Jim Koch is the co-founder and chairman of The Boston Beer Company, brewer of the Sam Adams beers. Part of his job is to drink professionally and he does so without getting completely sloshed. What’s his secret? Eating a packet of dry yeast before tying one on.
You see, what [expert brewer] Owades knew was that active dry yeast has an enzyme in it called alcohol dehydrogenases (ADH). Roughly put, ADH is able to break alcohol molecules down into their constituent parts of carbon, hydrogen, and oxygen. Which is the same thing that happens when your body metabolizes alcohol in its liver. Owades realized if you also have that enzyme in your stomach when the alcohol first hits it, the ADH will begin breaking it down before it gets into your bloodstream and, thus, your brain.
“And it will mitigate - not eliminate - but mitigate the effects of alcohol!” Koch told me.
Could have used this tip last night. Does this mean no hangovers as well?
Update: I got two kinds of feedback about this post:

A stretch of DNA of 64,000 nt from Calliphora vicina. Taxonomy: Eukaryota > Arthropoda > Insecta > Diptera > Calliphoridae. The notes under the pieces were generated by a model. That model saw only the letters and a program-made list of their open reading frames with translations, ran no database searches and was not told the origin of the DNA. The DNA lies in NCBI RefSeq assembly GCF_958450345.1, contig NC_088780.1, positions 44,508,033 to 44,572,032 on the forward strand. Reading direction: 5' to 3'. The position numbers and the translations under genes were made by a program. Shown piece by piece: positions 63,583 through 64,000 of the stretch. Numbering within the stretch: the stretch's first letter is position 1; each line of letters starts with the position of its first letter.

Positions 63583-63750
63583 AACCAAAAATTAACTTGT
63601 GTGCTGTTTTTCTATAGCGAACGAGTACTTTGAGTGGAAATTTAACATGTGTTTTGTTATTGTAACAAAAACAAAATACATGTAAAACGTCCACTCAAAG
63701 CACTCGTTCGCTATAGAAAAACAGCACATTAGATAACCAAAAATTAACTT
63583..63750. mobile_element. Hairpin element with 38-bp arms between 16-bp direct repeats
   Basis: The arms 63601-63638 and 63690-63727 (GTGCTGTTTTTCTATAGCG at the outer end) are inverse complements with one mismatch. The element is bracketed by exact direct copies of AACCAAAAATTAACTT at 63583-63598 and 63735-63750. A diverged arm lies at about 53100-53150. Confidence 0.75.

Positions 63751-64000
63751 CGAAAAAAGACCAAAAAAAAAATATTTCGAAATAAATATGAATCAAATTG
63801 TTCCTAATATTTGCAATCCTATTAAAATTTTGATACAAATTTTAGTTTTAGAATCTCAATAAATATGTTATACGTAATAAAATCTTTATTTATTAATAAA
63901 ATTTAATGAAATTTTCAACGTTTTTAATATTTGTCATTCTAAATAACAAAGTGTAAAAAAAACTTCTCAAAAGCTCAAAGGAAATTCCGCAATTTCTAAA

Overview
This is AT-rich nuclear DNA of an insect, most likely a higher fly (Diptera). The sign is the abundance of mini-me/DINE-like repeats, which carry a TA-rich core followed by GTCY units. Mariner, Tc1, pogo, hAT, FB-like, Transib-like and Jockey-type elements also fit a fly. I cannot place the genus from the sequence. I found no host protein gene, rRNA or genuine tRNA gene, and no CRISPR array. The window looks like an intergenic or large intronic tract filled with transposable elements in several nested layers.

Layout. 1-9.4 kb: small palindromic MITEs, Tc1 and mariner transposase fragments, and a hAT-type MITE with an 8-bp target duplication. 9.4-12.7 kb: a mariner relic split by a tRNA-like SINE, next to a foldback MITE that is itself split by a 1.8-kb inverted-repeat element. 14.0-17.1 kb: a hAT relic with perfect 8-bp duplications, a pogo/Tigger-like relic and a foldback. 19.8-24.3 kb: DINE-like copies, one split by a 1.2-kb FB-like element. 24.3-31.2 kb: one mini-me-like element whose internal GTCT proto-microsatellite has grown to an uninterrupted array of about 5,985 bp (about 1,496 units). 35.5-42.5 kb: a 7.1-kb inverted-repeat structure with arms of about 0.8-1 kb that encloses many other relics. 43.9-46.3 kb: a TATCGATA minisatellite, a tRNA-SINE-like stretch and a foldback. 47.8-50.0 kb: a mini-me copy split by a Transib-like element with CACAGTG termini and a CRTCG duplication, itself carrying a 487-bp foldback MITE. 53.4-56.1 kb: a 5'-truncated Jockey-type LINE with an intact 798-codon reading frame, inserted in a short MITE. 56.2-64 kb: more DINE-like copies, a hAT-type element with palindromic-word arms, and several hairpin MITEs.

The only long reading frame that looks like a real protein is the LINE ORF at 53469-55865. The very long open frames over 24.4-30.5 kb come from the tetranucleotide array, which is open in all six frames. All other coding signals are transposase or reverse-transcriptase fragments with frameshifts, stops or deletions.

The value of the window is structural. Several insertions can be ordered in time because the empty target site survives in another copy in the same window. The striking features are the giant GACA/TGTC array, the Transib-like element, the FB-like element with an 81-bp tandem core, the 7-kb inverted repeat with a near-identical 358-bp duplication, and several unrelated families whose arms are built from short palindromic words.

1) What’s the fun in drinking alcohol if you’re not getting drunk? (Good point.)
2) Yeast doesn’t really work. What does seem to work is Pepcid AC and Zantac. From Shenglong on Hacker News:
Again, I’m not a chemist or a doctor, but from my preliminary internet research and anecdotal testing (though I have quite a few different data points), Famotadine (OTC) [Pepcid], and higher levels of APO-Ranitidine (can be prescription) [Zantac] seems to slow the rate of ethanol -> acetaldehyde, balancing out the drunkness effect more, and giving you more time to process the acetaldehyde -> acetic acid. I typically go from maxing out at 2 drinks / 3 hour period, to about 11 drinks / 3 hour period on Ranitidine, given favorable conditions. I’ve had lower levels of success with Famotadine.
And it goes without saying, I don’t recommend trying any of this at home.
At the local bar on the other hand Nope, not there either. (thx, @natebirdman)